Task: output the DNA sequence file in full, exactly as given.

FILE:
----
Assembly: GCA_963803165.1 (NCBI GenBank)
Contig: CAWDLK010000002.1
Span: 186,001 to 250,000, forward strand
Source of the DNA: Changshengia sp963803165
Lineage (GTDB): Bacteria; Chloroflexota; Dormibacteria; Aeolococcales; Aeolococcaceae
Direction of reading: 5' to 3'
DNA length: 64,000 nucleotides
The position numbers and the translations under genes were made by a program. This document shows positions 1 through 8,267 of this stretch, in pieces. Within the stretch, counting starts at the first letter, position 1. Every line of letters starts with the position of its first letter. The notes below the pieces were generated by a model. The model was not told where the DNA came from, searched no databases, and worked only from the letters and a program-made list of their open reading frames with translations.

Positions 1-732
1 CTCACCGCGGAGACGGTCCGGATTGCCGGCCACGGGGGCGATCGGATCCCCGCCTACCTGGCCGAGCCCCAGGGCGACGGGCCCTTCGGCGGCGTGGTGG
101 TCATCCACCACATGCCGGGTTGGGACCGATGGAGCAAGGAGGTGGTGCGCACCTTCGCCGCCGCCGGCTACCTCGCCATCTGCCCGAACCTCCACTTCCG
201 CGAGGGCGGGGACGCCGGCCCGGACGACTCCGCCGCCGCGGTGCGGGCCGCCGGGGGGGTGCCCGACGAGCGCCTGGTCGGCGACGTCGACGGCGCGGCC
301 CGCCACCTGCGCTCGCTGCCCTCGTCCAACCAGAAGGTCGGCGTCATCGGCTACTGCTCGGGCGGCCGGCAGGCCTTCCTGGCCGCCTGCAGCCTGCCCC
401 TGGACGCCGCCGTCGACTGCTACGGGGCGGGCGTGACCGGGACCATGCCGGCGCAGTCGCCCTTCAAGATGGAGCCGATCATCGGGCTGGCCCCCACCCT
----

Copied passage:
Assembly: GCA_963803165.1 (NCBI GenBank)
Contig: CAWDLK010000002.1
Span: 186,001 to 250,000, forward strand
Source of the DNA: Changshengia sp963803165
Lineage (GTDB): Bacteria; Chloroflexota; Dormibacteria; Aeolococcales; Aeolococcaceae
Direction of reading: 5' to 3'
DNA length: 64,000 nucleotides
The position numbers and the translations under genes were made by a program. This document shows positions 1 through 8,267 of this stretch, in pieces. Within the stretch, counting starts at the first letter, position 1. Every line of letters starts with the position of its first letter. The notes below the pieces were generated by a model. The model was not told where the DNA came from, searched no databases, and worked only from the letters and a program-made list of their open reading frames with translations.

Positions 1-732
1 CTCACCGCGGAGACGGTCCGGATTGCCGGCCACGGGGGCGATCGGATCCCCGCCTACCTGGCCGAGCCCCAGGGCGACGGGCCCTTCGGCGGCGTGGTGG
101 TCATCCACCACATGCCGGGTTGGGACCGATGGAGCAAGGAGGTGGTGCGCACCTTCGCCGCCGCCGGCTACCTCGCCATCTGCCCGAACCTCCACTTCCG
201 CGAGGGCGGGGACGCCGGCCCGGACGACTCCGCCGCCGCGGTGCGGGCCGCCGGGGGGGTGCCCGACGAGCGCCTGGTCGGCGACGTCGACGGCGCGGCC
301 CGCCACCTGCGCTCGCTGCCCTCGTCCAACCAGAAGGTCGGCGTCATCGGCTACTGCTCGGGCGGCCGGCAGGCCTTCCTGGCCGCCTGCAGCCTGCCCC
401 TGGACGCCGCCGTCGACTGCTACGGGGCGGGCGTGACCGGGACCATGCCGGCGCAGTCGCCCTTCAAGATGGAGCCGATCATCGGGCTGGCCCCCACCCT